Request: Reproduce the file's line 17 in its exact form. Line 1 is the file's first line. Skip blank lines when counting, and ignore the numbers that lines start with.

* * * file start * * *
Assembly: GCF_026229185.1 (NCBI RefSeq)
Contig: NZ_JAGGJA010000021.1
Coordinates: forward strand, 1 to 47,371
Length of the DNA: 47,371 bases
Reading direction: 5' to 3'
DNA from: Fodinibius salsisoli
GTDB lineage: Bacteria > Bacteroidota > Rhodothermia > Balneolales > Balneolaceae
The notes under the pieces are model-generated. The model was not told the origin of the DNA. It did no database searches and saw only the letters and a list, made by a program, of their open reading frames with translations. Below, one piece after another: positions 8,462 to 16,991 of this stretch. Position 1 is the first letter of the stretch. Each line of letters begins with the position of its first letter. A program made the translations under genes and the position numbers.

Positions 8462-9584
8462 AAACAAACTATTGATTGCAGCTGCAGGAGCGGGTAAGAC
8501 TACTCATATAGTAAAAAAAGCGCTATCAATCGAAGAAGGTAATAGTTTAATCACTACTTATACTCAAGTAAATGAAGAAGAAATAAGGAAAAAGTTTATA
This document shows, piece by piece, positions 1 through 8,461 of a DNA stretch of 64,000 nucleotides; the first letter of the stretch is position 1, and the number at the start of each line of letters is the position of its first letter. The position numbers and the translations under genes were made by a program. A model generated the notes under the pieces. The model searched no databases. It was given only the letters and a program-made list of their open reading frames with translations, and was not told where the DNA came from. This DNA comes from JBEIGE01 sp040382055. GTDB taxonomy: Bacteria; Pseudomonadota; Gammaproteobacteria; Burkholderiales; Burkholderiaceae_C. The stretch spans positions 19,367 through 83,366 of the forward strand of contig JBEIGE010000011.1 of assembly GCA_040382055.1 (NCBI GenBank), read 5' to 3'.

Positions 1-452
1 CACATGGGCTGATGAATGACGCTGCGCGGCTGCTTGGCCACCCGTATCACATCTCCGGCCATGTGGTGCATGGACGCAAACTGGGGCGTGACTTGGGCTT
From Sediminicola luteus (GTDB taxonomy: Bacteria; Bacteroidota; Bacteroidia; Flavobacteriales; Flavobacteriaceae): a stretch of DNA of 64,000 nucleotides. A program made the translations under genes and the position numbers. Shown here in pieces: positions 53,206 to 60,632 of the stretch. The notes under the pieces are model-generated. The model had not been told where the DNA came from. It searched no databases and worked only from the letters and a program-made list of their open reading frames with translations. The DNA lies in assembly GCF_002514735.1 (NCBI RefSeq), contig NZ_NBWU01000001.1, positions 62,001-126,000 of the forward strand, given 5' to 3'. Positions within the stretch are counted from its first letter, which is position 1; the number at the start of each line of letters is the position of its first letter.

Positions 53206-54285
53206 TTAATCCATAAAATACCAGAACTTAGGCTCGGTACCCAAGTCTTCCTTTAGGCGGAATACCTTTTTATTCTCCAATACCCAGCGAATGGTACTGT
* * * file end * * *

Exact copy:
53206 TTAATCCATAAAATACCAGAACTTAGGCTCGGTACCCAAGTCTTCCTTTAGGCGGAATACCTTTTTATTCTCCAATACCCAGCGAATGGTACTGT